Merri Creek, Coburg Safety Audit
Women’s Safety Audits: A transformative approach to safety in the city.
- Dr Gill Matthewson
- Associate Professor Nicole Kalms
- Georgia Johnson Monash Art, Design and Architecture
- Associate Professor Gene Bawden
- Associate Professor Jess Berry Monash Art, Design and Architecture
- Moreland City Council
- Moreland City Council
The online Merri Creek Coburg safety survey received over 800 responses, which was much higher than we anticipated. This demonstrates a high level of engagement from mainly local women and their willingness to reflect on their safety and offer solutions. Tapping into the local knowledge and lived experiences of women is key to improving women’s access to public spaces.
Dr Gill Matthewson
Safety for women in public spaces is complex. Women experience public places differently to men mainly because of gender-based violence and the gender-biased built environment. Women’s voices about their own safety are often marginalised and neither heard nor understood by those who determine how space is designed and governed. It is crucial that women’s voices become integrated in research and strategies to redress women’s safety issues in public space.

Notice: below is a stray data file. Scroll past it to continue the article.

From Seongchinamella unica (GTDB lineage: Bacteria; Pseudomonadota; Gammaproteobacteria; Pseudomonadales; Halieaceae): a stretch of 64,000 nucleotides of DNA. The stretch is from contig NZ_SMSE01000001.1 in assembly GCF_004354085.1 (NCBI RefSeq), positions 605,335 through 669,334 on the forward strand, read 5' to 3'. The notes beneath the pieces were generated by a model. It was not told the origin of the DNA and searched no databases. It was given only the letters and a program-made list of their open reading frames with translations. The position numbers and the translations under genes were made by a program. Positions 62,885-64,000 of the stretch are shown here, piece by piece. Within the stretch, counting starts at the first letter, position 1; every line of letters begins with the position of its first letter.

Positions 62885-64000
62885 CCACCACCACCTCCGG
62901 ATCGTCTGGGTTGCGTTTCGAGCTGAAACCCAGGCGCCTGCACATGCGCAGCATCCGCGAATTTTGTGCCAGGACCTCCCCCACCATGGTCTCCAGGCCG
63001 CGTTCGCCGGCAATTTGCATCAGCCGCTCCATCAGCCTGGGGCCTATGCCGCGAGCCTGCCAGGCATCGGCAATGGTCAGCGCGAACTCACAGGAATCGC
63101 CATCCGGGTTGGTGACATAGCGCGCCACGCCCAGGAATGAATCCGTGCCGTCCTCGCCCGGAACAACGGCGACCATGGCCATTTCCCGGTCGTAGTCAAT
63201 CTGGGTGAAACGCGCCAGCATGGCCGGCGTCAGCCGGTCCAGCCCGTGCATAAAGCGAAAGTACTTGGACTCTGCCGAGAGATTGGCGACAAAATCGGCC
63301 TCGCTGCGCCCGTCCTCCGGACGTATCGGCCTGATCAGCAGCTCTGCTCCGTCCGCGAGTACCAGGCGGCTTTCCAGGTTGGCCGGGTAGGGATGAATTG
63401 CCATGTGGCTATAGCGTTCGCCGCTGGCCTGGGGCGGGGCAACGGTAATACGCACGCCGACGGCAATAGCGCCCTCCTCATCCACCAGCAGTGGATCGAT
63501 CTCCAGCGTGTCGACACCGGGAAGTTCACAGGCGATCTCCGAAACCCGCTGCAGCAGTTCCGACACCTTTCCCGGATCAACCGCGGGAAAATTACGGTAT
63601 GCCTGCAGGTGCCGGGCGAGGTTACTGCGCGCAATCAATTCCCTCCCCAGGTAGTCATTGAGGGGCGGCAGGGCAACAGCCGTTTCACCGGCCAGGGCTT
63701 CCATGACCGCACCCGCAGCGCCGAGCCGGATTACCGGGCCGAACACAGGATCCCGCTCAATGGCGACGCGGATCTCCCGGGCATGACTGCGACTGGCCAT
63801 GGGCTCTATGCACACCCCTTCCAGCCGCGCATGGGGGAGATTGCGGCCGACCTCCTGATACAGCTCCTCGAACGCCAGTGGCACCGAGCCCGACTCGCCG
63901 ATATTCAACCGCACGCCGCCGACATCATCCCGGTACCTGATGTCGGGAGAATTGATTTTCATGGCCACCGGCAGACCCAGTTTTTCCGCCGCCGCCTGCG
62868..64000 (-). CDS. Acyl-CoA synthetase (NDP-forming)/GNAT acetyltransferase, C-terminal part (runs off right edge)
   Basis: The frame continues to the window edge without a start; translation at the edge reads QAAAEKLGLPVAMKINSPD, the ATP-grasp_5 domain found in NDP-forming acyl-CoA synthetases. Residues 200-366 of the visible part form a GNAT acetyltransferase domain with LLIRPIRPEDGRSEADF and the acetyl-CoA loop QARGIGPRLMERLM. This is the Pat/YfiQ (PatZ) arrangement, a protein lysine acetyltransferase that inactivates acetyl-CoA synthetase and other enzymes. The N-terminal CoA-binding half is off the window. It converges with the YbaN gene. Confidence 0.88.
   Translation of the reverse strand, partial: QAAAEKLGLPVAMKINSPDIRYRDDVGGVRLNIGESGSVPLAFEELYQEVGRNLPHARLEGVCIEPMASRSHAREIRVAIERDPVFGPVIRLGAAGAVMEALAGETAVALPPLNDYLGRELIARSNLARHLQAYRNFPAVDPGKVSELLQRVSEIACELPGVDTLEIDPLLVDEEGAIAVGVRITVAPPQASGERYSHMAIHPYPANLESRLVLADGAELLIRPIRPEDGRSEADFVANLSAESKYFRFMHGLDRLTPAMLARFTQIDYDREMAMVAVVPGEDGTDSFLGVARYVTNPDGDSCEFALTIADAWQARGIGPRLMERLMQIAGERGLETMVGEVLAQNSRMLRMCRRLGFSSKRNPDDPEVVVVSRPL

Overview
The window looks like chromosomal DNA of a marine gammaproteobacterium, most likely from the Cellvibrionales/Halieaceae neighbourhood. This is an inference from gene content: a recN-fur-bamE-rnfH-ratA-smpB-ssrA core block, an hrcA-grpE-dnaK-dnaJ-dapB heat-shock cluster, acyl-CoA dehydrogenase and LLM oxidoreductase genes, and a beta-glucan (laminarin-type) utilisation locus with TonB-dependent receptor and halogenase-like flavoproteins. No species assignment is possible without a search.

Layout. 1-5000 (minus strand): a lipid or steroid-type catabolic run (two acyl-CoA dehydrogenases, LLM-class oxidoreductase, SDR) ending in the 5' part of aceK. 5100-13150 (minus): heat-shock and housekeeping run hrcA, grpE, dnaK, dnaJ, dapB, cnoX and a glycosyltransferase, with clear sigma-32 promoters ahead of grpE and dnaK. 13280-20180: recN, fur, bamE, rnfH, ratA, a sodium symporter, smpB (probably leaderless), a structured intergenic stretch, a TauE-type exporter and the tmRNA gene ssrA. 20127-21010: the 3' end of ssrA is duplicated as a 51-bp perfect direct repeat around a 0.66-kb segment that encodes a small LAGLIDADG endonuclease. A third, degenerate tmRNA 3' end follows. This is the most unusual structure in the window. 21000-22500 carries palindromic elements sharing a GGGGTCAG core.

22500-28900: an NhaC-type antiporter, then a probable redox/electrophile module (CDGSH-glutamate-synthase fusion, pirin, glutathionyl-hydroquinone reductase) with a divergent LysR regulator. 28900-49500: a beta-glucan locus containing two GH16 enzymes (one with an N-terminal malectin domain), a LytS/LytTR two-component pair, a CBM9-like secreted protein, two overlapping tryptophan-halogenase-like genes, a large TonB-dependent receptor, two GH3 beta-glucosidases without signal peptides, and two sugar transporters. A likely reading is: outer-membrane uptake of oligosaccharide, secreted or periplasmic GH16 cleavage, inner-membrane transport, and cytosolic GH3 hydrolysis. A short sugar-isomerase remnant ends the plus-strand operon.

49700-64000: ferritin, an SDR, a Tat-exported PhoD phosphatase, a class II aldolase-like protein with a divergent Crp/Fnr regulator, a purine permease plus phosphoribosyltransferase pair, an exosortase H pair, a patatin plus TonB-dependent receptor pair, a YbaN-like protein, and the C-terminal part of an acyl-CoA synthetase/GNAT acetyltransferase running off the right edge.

Women’s Safety Audits provide a proven method to ensure women’s experiences and knowledge are platformed and valued when looking to change or create public spaces. Their purpose is to garner from local female users of a place their experiences and perceptions of safety and unsafety at the site, what physical or temporal aspects are contributing to these, and what they advise would help.
The Merri Creek project in collaboration with Moreland City Council deployed an online Women’s Safety Audit to facilitate a community consultation with women who use or reside near Merri Creek in Coburg. The online format allowed over 800 local women to share their perceptions, experiences and advice for the area, democratising the process. This large response demonstrates the willingness of women to offer insights into public spaces.
Public spaces are often created and designed for a generic, allegedly non-gendered user. But given the prevalence of gender bias, a non-gendered user is a default male user. The XYX Lab leads in research and emerging methodologies that look to create safer cities for women through platforming women's voices and stories.